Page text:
It Was the Philosophical Message, Not the Science, that Moved the Creators of Cosmos
We have written a lot about the revived Cosmos series that concluded on Sunday, but one thing I still find curious. A lot of smart people spent a lot of money in laboring on these 13 episodes but I could never identify the organizational principle they were working from.
Think of the program as a book with 13 chapters. Now take a look if you want at the Wikipedia article on Cosmos where there's an objective rundown of what each episode included, from the opening moment when President Obama endorsed the enterprise by praising the "spirit of discovery." (See above.) If this were a book it would be a very disorganized, stream-of-consciousness, "one damned thing after another" type of affair.
Cast your mind back. If Cosmos were a book, the chapters would go as follows: Giordano Bruno, how the geocentric model of the universe was overthrown, the Cosmic Calendar, tribute to Carl Sagan (Episode 1); evolution of life on Earth and hypothetically other planets, extinctions, meet the tardigrade, extraterrestrial life (Episode 2); Halley and Newton, comets (Episode 3); the speed of light, gravity, black holes (Episode 4); the nature of light, Chinese philosopher Mozi (of "Against Faith" fame), William Herschel (Episode 5); microorganisms, atoms, neutrinos (Episode 6); age of the Earth, toxicity of lead in the environment, other environmental threats (Episode 7); stars, how we're nothing more than star stuff (Episode 8); history of the Earth, plate tectonics, extinction events (Episode 9); electromagnetism, Faraday and Maxwell (Episode 10); panspermia, extraterrestrial life, escape from planet Earth (Episode 11); greenhouse effect, global warming, solar energy (Episode 12); cosmic rays, dark matter, dark energy, Voyager probes, Carl Sagan's "pale blue dot" (Episode 13).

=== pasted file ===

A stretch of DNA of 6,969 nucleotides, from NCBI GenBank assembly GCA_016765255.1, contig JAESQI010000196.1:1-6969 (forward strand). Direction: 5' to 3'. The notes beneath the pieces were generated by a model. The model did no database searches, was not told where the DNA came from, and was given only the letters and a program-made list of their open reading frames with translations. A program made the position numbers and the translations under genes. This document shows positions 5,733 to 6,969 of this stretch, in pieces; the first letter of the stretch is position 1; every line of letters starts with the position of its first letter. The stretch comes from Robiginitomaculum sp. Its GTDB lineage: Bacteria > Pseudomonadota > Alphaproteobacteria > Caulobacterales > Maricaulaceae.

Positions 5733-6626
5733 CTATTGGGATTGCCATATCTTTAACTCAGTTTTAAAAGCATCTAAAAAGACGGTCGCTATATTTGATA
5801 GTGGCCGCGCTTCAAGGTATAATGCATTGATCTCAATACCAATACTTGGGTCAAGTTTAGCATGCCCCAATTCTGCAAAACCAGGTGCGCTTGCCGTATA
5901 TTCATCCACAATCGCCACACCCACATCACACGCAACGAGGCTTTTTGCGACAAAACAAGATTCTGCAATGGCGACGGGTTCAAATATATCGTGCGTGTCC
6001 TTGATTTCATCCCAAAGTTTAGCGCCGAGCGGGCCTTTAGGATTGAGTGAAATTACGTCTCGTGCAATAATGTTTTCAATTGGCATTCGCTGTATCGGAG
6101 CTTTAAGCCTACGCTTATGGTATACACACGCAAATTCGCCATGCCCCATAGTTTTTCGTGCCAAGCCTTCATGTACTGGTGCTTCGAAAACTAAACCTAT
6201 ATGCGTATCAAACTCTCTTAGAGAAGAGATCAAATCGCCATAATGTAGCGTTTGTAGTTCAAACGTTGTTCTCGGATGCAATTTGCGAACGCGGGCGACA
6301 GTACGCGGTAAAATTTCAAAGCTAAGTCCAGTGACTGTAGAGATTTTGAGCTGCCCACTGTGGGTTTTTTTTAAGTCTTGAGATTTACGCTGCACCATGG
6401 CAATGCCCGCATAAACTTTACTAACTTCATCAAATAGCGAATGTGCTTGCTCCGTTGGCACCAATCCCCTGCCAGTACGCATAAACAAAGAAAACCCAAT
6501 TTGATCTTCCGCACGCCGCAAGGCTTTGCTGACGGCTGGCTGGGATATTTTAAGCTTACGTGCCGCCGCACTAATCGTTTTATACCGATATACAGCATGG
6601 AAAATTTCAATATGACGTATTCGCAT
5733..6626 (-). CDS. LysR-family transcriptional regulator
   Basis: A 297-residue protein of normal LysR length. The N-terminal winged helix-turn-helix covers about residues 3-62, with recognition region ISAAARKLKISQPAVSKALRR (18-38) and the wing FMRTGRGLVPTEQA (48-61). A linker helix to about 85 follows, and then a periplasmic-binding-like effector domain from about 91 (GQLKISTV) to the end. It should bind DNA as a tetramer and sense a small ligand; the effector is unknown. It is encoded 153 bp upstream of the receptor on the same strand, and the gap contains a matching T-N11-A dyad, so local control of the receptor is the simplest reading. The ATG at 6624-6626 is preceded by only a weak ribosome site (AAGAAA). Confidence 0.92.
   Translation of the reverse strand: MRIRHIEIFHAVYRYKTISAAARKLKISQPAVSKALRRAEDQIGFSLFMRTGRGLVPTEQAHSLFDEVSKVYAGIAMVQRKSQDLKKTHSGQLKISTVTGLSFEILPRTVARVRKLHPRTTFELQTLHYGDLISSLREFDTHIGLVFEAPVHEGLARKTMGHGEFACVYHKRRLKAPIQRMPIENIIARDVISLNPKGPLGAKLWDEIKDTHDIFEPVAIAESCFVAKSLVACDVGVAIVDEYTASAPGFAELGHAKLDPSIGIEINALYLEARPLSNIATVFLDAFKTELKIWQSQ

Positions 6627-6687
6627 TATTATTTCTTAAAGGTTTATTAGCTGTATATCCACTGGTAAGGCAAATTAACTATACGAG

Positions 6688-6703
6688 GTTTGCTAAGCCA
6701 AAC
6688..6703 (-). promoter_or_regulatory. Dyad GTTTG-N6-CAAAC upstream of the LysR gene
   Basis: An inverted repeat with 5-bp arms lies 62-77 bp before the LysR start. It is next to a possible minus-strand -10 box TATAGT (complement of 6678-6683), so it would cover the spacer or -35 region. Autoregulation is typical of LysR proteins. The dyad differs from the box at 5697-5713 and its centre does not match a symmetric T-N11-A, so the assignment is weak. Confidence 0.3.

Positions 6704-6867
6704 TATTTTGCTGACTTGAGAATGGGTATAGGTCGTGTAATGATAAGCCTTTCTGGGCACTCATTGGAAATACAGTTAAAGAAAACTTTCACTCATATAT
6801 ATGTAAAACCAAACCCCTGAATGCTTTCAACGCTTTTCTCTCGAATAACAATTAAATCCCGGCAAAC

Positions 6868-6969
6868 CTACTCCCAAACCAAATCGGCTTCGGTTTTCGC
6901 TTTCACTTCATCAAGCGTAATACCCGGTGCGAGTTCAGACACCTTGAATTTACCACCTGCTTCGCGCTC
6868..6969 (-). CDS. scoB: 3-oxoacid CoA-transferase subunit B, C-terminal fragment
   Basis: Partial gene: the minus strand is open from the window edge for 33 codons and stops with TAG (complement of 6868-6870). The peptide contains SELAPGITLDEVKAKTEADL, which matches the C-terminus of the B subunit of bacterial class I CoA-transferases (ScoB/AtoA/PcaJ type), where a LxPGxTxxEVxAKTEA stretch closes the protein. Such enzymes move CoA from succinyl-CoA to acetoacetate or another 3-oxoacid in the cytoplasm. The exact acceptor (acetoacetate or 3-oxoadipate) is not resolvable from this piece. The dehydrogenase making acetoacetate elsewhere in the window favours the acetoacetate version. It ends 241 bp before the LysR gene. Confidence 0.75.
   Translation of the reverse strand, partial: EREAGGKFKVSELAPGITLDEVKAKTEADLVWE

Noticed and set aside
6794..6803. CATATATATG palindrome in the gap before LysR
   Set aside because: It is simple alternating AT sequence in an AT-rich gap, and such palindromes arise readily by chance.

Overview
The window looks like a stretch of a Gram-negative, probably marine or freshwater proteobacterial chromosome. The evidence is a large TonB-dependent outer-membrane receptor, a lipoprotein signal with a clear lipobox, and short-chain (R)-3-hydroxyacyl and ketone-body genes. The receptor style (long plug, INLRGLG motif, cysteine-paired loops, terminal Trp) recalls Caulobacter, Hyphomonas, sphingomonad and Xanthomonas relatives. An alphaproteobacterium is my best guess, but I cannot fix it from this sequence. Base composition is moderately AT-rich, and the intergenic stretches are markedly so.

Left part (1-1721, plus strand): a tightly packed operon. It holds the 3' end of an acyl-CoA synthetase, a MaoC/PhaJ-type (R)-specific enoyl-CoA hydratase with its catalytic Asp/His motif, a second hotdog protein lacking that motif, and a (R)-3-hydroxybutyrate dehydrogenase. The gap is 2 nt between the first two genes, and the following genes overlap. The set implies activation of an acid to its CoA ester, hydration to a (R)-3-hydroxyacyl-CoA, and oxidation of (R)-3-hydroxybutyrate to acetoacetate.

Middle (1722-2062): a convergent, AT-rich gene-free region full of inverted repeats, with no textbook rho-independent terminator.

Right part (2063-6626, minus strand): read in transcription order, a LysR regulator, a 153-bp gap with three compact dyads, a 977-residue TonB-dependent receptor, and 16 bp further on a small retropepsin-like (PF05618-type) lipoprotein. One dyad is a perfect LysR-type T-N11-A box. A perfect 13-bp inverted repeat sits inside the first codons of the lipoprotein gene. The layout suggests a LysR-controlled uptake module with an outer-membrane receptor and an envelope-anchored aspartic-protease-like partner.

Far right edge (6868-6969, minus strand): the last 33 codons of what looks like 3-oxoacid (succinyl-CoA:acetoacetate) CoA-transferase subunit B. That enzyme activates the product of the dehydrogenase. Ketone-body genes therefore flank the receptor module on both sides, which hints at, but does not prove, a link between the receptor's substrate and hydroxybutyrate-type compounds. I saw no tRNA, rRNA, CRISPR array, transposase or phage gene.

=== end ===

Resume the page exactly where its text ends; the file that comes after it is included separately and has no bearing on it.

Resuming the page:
Most episodes all included much else in a spirit of "Oh, by the way."
See what I mean? If you've ever written a book or even a long article, you ought to know two things. First, ultimately you can only say one thing. A book is a unified work bound up coherently by the fact that it pursues a single theme. Second, there should be some logic, preferably simple and easy to grasp, to the way that theme is pursued. Why does one chapter come before another instead of the other way around? Why do you speak of this subject here and this other subject there?
With Cosmos, even the individual chapters often seemed scattered. After watching an episode with my son -- we watched most of them together -- we were rarely able to say afterward, "That one was about [FILL IN THE BLANK]."
I know the single big point that the creators of Cosmos wanted to communicate: That humankind and planet Earth occupy no special, privileged, inherently meaningful place in the universe. Besides being dubious as science, that is a morally corrosive message to teach young people, the show's primary intended audience, at a time when we're morally challenged enough already. Don't forget, this thing is headed straight for the schools, you can be sure.
But what the producers were thinking when they strung together these episodes, what pattern they had in their minds, I simply can't see. In that respect, Cosmos is less like a book and more like a rant. A genial one, since Neil deGrasse Tyson is a genial host. When you're ranting, you don't give a hoot about the order in which you say whatever you do. Whatever comes to mind, based on the passion that moves you, that's what you say. Probably it was done this way, and no one noticed, because the philosophical message is what really moved the creators of the series, not the science.
You know, I'm going to pose this question to the several Twitter hashtags where Cosmos fans gather. Whenever I've done that up till now, I could count on getting back a bunch of witless insults and catcalls. Here's one from this morning:
But maybe one of these devoted Cosmos enthusiasts will be able to shed light on my question.
I'm on Twitter. Follow me @d_klinghoffer.